Originally known as BackTrack Linux, Kali Linux is a completely open-source, Debian-based Linux distribution, targeted at advanced Security Auditing and Penetration Testing.
There are hundreds of tools available through Kali Linux, including Computer Forensics and Reverse Engineering. It’s completely free and accessible to both professionals in the information security industry, and hobbyists.
But how do you update this Linux distribution? Is there a simple way to do it? Or are you doomed to spend hours clicking and clicking without an end in sight?
The following article will break down everything you might need to know about Kali Linux (see also ‘How To Use Aircrack Kali‘).
How To Update Kali Linux To The Latest Version
Updating Kali Linux is a simple process once you know what you’re doing, but there are a few steps involved. The first step is configuring the right Kali Linux repositories. Your file called ‘/etc/apt/sources.list’ should contain these Kali repositories:
deb https://http.kali.org/kali kali-rolling main non-free contrib
deb-sources https://http.kali.org/kali kali-rolling main non-free contrib
You have to be using official Kali Linux repositories. If there are any unofficial, third-party repositories in the ‘/etc/apt/sources.list’ file, there’s a high chance your system will be compromised.
Once you’ve ensured that the file includes the correct, official repositories, you’ll be updating Kali Linux. You’ll first need to update the packages index list by opening up your terminal and entering the following:
$ sudo apt update
The next step is optional, but you can display all of the packages that are scheduled to be updated by remaining in the terminal and entering:
$ apt list –upgradable
You may now update individual packages by entering ‘apt install PACKAGE-NAME’, (replacing ‘PACKAGE-NAME’ with the name of the package, of course).
Alternatively, you can update every package simultaneously by entering ‘$ sudo apt upgrade’. Now the Kali Linux system will be upgraded.
How To Upgrade Packages That Have Been Kept Back
In some cases, certain packages may be kept back due to package dependency. You’ll be told if this is the case via the ‘apt upgrade’ command following the upgrade process.
You can update each of the kept back packages simultaneously with the command ‘$ sudo apt dist-upgrade’, but to upgrade each package individually use ‘apt install PACKAGE-NAME’.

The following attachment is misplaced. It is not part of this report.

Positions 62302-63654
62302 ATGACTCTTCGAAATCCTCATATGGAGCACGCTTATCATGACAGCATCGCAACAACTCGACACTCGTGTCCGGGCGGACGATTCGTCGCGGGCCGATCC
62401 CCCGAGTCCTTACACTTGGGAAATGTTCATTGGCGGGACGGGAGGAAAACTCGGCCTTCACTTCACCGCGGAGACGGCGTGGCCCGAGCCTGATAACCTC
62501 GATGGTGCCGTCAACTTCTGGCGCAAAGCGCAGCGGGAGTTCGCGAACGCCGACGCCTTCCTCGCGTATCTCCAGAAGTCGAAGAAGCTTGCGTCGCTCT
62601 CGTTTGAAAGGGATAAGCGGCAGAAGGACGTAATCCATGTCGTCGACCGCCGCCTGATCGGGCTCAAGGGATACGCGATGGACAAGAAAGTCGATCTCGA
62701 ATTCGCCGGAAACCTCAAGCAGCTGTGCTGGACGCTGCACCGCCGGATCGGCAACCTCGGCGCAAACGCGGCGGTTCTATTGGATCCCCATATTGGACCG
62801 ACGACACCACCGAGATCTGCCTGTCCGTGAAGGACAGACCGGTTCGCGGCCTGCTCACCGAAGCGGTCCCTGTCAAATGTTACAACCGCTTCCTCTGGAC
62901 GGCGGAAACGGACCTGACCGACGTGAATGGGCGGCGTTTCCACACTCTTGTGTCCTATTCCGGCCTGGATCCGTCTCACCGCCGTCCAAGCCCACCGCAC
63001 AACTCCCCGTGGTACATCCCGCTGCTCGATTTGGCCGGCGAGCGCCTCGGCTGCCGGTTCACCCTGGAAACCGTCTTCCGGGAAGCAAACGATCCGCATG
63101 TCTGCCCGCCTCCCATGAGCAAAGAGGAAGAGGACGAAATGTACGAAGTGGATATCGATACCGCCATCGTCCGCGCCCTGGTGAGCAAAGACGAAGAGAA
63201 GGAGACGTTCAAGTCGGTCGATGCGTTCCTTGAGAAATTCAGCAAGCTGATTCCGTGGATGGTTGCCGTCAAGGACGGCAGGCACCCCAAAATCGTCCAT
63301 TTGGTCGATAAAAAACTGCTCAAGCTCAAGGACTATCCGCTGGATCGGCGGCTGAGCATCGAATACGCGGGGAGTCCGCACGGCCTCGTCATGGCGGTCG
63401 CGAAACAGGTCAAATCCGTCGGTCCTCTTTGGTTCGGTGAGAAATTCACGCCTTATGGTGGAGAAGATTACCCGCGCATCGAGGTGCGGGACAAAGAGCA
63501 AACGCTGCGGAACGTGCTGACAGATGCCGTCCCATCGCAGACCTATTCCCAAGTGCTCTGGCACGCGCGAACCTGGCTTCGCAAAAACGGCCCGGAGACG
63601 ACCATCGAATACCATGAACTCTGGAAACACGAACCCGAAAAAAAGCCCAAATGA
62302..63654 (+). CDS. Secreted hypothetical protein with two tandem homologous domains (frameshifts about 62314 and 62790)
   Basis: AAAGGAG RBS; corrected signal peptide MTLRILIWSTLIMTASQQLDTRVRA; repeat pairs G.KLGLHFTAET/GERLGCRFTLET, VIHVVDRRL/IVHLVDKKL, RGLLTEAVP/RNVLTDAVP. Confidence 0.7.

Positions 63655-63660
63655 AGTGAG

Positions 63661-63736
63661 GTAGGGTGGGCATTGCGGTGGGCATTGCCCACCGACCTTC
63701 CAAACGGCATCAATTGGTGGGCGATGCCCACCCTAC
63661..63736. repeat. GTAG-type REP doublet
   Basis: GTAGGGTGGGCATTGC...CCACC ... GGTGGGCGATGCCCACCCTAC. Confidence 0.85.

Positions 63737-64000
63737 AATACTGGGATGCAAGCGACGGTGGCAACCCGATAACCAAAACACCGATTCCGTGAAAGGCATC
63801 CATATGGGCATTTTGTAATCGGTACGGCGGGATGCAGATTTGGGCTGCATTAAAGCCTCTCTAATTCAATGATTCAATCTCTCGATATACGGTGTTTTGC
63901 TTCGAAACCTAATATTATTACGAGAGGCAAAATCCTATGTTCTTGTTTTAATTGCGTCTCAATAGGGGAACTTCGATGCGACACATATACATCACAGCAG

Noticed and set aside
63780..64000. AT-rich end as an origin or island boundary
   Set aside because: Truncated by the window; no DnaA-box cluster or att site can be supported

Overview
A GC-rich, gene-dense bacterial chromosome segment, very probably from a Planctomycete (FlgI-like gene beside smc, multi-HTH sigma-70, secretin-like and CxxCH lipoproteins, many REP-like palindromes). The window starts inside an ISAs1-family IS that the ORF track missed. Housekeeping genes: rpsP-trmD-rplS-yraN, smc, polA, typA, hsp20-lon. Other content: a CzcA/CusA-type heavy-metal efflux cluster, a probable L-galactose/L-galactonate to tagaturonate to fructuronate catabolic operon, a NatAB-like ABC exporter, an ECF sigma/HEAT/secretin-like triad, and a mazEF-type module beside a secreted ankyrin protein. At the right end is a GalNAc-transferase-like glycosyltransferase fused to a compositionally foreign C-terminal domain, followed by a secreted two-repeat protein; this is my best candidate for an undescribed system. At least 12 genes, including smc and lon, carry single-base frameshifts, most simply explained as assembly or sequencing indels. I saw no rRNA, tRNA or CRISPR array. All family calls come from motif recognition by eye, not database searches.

How To Uninstall Packages No Longer Required
During the initial upgrade of your system, it’s likely that some packages will become obsolete. This means they’re no longer needed by the system, so you should remove them.
To do this, enter the following command: ‘$ sudo apt autoremove’. Now all of the obsolete packages will be removed.
When Should You Be Updating Kali Linux?
If your version of Kali is the default installation, it’s best to check for new updates at least every few weeks.
If you need a specific new version of a certain tool, or you’ve heard about particularly important security updates in a newly released version, then you can check more frequently.
If you’re using ‘last-snapshot’ then you won’t be receiving updates regarding the latest versions of Kali, so it’s best to either be checking the Kali website now and then or be following the Kail Twitter account.
Key Features Of Kali Linux
So, now that we know how to update Kali Linux, what are some of the key features that are most likely to receive upgrades? There are several features worth mentioning.
Kali Linux offers over 600 tools designed for penetration testing (also referred to as ‘pen tests’, this is a means of simulating a cyber attack against your system to check it for security vulnerabilities).
The developers of Kali Linux previously eliminated a few penetration testing tools that didn’t work or were duplicates of better tools that existed prior.
It’s also a completely free service and will remain so. Users will never have to pay for any aspect of Kali Linux. The developers commit to their open-source model, and anyone can view their development tree.
Anyone can tweak the source code that Kali Linux uses, or rebuild specific packages to their personal preferences.
Kali Linux is fully customizable, so if you don’t agree with certain decisions made regarding the design, you can very easily make vast amounts of changes.
They’re also FHS (Filesystem Hierarchy Standard) compliant, which means that binaries, support files, libraries, and all other components are easy for users to locate.
Kali Linux also supports a wide variety of wireless devices, meaning it will run on most wireless hardware, as well as being USB compatible.
Overall Kali Linux is built by a small team of developers, and only this small team is trusted with committing packages and interacting with repositories.
Even so, many secure protocols are followed throughout this process. Such a secure development environment is exactly what users are looking for when it comes to this kind of technology.
Plus, each of the packages is signed by the developer that both built and committed it.
The penetration testing tools are usually written in English, but aside from this Kali Linux offers a whole host of other languages.